Ghost of a Tale is a wonderful story of a mouse minstrel, Tilo, who wakes up in a prison cell separated from his wife. After finding the key to his cell and a note from an anonymous savior, you begin his quest, controlling Tilo as he uses guile and stealth to discover the secrets of Dwindling Heights Keep and find his wife.
A mouse in a rat’s world
Ghost of a Tale is a non-combat game. You’re encouraged to use stealth to avoid guards’ watchful eyes or create distractions. You have no way of incapacitating or killing the majority of enemies. If you happen to be spotted, GoaT is filled with hiding places from closets to barrels. If you can break the guard’s line of sight and hide, you’re made in the shade. It’s rather forgiving in this regard. In the early hours of the game when you don’t know your way around, you’ll be glad for the abundance of barrels. The downside is the guards quickly become more of a nuisance than a menace. The guard rats look scary but move incredibly slowly and stop searching for you the moment you hide away.
Making a small world feel huge
Ghost of a Tale all takes place in Dwindling Heights Keep and the surrounding land. There are seven areas in all, no load screens. Objectively, it’s not that big of a game, certainly no Skyrim or Fallout and yet it feels large because of intelligent design decisions. Half of the trick is in how much variation there is in the environment. For the first few areas, the world quite literally opens up for little Tilo.
You escape the tight corridors of the prison and climb into the keep’s main courtyard. From there you ascend a tower and you get your first views of the sprawling countryside. But you can’t reach it yet. The game does a great job of pacing how much freedom you get.
Life has many doors, Tilo
As you explore, you discover there are a lot of locked doors and blocked passages in Dwindling Heights, some of which aren’t needed to complete the story. But if you’re the curious type, you’ll find quite a few keys and levers hidden around. If you take the time, you’re rewarded with shortcuts and sometimes treasure. The shortcuts feel meaningful because there is no fast travel. Finding a way to shave a few minutes off your journey from the shore to the prison, for example, adds up.
Regarding the lack of fast travel; in the beginning hours of the game I didn’t really mind, though there’s a lot of backtracking everything happened in a small enough area. I enjoyed finding new ways to get from place to place. But midway through the game I started longing for a faster option. Partly because, after a certain point, you get an item that renders stealth unnecessary. There is a ton of backtracking you need to do and manually walking started to make the environments feel old.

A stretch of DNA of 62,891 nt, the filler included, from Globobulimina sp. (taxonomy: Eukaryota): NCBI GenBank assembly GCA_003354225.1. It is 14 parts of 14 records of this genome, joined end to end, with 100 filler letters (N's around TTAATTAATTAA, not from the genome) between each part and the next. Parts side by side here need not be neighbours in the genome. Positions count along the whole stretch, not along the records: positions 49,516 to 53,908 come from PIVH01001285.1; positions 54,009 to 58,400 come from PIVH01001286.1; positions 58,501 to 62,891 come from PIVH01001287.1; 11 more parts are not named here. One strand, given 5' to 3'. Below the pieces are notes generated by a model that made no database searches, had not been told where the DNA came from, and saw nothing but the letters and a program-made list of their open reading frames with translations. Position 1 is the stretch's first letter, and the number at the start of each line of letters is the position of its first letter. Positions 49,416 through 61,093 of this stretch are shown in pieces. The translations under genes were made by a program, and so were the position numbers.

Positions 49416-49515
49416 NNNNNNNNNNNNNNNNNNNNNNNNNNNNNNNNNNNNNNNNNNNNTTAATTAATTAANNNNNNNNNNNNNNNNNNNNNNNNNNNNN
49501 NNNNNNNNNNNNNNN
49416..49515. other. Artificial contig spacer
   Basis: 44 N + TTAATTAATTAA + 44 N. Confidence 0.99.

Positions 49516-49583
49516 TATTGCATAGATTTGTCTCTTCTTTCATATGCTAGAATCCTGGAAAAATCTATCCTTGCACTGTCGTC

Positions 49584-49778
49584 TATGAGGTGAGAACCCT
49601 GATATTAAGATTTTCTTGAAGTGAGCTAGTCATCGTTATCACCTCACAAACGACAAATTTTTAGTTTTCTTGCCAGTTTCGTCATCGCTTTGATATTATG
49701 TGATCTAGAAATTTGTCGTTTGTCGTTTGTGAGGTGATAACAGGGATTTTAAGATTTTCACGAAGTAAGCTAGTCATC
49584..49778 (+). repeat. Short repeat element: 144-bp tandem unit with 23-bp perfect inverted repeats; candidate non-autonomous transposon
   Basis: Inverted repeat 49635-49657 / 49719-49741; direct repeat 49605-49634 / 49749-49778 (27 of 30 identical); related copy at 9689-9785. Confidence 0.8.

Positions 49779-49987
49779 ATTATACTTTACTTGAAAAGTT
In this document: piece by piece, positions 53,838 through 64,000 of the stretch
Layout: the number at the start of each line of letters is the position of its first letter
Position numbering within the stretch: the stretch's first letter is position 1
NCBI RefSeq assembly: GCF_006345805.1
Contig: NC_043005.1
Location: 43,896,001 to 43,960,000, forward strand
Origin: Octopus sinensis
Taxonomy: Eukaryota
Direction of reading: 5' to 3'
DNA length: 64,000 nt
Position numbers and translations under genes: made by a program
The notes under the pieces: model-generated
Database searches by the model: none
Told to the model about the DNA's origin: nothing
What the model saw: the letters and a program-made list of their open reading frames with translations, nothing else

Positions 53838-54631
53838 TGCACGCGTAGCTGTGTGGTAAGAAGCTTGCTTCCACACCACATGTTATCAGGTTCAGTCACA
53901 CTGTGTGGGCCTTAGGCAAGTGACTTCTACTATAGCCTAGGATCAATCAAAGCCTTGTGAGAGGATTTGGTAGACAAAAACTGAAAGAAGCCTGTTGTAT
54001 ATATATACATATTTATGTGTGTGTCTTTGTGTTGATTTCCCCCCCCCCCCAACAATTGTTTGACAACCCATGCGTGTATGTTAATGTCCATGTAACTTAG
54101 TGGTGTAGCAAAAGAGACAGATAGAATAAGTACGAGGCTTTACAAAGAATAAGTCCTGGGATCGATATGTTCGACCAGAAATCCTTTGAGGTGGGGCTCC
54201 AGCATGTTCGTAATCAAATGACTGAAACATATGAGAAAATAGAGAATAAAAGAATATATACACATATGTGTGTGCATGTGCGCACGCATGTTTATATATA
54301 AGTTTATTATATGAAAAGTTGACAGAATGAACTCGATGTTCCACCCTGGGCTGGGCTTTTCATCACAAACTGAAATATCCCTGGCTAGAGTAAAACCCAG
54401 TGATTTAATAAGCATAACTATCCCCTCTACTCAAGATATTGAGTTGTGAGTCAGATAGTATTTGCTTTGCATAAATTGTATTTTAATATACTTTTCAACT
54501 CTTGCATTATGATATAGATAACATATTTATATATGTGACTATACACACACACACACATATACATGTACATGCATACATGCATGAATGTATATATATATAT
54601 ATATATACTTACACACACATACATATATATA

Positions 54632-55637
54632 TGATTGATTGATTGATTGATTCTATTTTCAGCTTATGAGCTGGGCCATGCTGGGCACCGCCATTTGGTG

One of the primary activities of Ghost of a Tale is tracking down components of different costume sets. These range from a famous thief’s costume to a ranger uniform, and beyond.
I am a sucker for cute things so I loved being able to dress Tilo up and these costumes also affect his stats. For instance, the ranger outfit makes Tilo run faster and farther and the thief outfit makes him more difficult to detect. Some costumes also changed dialogue options when speaking to NPCs. It tickled my nature as a completionist but without disrespecting my time. If you can’t find that last piece for an outfit, you can go speak with the Blacksmith rat and he’ll sell you the location for a few coins.
A well-told tale
Ghost of a Tale is fantastic storytelling. From the way each character speaks, their relationships with the other inhabitants of the keep, and down to the smallest animations, the world feels alive. Even little Tilo twitches and makes little mousy movements as he moves through the world. Even if you don’t get to see every location mentioned in the game, the way the characters talk about their world makes it feel as though it’s a real place.
The storylines run deep and unfold in meaningful ways as you play. There are so many mysteries that come up in the first act that end up being solved in the last few of hours of the game. Learning something about one character sheds light on another character’s backstory. You learn more about Tilo and his wife, Merra and the history of the world they live in.
One of my favorite parts is when it calls on Tilo to play a song. Though there is no actual singing, the game shows the lyrics on-screen matched to an instrumental that plays in the background. These songs contain a lot of lore and are a nice addition. I found myself wanting more than the game offered but that’s not necessarily a bad thing. Although, the game’s ending lacked a bit of meat.
Ending on a sour note
Ghost of a Tale is fresh out of Early Access and there were times when I could tell. Though my computer is well within the recommended settings, there was the occasional tolerable stutter. That is until I got to the end.
The final sequence needs a lot of polish at the time of this review. Without spoiling anything, the ending was really glitched and I died a few times because of it. But, more offensive than that, when I beat the game, went through the touching finale, right before the final cutscene rolled, the game went black and I had to replay the glitchy ending. It wasn’t a fantastic way to end my time with Ghost of a Tale but it certainly didn’t destroy the experience.
Should you buy it?
Ghost of a Tale is a great game. It’s funny, sad when it needs to be, fiercely compelling, and well polished, ending aside. It’s a game more people should play especially those into stealth and folks who like a good story. I highly recommend it!